Hi. I haven't done one of these in a while, and a lot of stuff has happened around here that I haven't written about so I figured it was well past time to revisit Nerdsday.
For those of you new to the Hive, an introduction might be in order. I'm a nerd. Always have been, though I spent a good portion of my life actively suppressing it (poorly, I might add). I love so many things in the Nerdiverse that I wouldn't even know where to begin.
This probably explains a bit of it.
I love superheroes and sci-fi and fiction and The Walking Dead and Game of Thrones and table games and Doctor Who and Sherlock and lots and lots of other things.
Anyhow, Thursday is the day where I (occasionally) tell you about something I love in the Nerdiverse.
I have a lot of new material to write about because we acquired a lot of new games in the past few months, including my husband's current obsession, Pathfinder, Rise of the Runelords, which is a card game version of Pathfinder. I will write about that one for next time though, unless Cards Against Humanity wins the battle in my head for priority.
I did get my own set of dice for Pathfinder though, so maybe....
Anyhow, this week, I wanted to write about the game we have played the most as a family since we bought it - DC Comics Deck-Building Game.
Though I adore all things Ironman and Loki, my loyalty will probably always lie with DC over Marvel. I can't say why, really, that is just the way it is. There is a Marvel version of the game as well, which I am sure will somehow magically find a way into our cabinets eventually.
In this game, each player chooses a hero to play as. Each hero in the deck has a different ability, which comes in handy throughout the game as long as one thing happens: you remember who you are and what your ability is. Easier said than done, especially if you change heroes each time.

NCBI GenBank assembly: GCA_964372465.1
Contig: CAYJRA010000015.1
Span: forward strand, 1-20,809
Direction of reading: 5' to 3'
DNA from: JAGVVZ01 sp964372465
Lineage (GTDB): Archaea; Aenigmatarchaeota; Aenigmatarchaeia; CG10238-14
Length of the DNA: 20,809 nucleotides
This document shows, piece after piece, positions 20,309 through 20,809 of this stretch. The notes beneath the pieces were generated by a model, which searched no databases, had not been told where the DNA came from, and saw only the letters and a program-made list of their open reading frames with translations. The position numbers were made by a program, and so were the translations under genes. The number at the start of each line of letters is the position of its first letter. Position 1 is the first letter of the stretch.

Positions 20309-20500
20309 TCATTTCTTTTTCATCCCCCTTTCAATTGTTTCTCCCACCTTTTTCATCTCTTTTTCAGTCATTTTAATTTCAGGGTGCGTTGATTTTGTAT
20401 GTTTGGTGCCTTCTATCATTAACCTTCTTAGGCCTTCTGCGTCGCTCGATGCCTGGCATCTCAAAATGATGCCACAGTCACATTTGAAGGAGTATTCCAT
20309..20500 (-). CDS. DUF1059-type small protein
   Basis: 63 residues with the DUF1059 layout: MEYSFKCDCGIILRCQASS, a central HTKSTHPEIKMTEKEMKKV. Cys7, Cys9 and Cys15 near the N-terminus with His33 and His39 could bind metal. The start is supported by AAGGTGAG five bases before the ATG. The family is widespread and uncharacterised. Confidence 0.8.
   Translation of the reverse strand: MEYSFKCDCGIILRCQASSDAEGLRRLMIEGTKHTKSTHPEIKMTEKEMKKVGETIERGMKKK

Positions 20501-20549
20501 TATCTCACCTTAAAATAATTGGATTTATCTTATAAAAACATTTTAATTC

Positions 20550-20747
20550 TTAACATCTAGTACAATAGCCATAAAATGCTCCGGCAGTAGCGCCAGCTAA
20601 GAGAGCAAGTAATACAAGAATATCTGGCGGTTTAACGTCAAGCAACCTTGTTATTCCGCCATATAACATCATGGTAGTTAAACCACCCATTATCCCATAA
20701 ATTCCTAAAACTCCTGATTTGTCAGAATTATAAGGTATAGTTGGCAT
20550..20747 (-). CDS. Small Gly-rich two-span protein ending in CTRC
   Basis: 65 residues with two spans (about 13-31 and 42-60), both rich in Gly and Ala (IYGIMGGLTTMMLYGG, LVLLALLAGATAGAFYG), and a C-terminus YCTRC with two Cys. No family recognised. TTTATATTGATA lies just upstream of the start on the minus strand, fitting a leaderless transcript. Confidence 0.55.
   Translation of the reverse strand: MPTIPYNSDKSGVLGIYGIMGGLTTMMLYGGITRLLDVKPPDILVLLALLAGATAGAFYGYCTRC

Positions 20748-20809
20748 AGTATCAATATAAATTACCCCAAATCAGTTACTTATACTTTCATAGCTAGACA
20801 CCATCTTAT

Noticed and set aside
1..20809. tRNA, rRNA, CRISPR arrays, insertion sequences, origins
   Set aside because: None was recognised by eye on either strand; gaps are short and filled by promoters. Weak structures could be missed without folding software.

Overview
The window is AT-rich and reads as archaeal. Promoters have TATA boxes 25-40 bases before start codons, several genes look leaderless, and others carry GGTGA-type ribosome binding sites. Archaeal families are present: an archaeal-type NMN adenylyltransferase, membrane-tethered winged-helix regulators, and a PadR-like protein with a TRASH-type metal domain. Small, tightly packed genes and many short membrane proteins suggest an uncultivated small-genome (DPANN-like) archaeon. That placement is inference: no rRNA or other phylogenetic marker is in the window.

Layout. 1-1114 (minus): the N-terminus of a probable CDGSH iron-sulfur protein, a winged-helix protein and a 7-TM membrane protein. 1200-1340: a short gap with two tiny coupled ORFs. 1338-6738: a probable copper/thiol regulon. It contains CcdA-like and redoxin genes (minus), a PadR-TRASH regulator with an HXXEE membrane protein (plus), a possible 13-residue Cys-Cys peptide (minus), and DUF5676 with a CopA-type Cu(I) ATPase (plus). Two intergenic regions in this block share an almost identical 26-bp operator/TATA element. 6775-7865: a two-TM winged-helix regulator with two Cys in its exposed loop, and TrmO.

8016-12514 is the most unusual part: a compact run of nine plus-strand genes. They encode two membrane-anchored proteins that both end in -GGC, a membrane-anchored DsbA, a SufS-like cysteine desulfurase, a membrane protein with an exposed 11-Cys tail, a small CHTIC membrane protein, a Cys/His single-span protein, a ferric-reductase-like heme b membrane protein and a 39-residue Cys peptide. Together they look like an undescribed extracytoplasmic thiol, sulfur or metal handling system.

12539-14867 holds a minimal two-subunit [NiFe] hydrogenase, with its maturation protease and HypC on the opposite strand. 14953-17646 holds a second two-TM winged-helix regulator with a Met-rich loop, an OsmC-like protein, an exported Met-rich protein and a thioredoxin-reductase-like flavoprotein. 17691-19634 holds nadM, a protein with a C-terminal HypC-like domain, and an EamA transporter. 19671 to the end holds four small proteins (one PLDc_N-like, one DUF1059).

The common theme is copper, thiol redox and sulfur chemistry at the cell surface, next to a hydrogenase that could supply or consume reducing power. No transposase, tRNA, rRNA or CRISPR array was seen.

I always play as Wonder Woman. I know this comes as a shock to you.
After choosing heroes, each player is dealt 10 cards to begin the game with. Starter cards are either worth 1 point or 0, and you use those points to acquire new cards throughout the game, adding them to your deck. You play five cards each round, unless the cards you have allow for more.
To acquire new cards, take the cards in your hand and add up the purchase points. Many cards (and some heroes) alter this number, so be sure to stay on top of it. Location cards often allow for an extra card to be drawn. Use those points to acquire cards in the line-up.
In addition to the main deck line-up to pull from, there are also Kick cards - which give you two additional points every time they show up in your hand and Supervillians - which each have their own set of powers.
The game ends when the stack of Supervillains has been defeated or when the entire main deck is exhausted.
Depending on who your hero is, as you play through the rounds, you may focus on acquiring heros, powers, equipment or villains. Wonder Woman seeks villains, as they increase her hand size every time one is acquired.
The winner of the game is the player who tallies up the most star points at the end of the game, which are different than both the cost of the card or the playing value, minus the number of weaknesses they pick up along the way. (Unless you have Bizarro. Bizarro is pretty kick ass.) It's a little tricky the first few rounds keeping all the values straight, but you will get the hang of it and learn the strategy of your hero quickly.
The game is labeled for ages 15 and up, but my three older children can play it without any problems. Our 8 year old has won the game more than once.
It takes approximately one hour to set up and play the game start to finish, though it might take a bit longer the first time until everyone feels comfortable with the rules.
If you dress as your hero, the game is infinitely more entertaining.
Just a suggestion.
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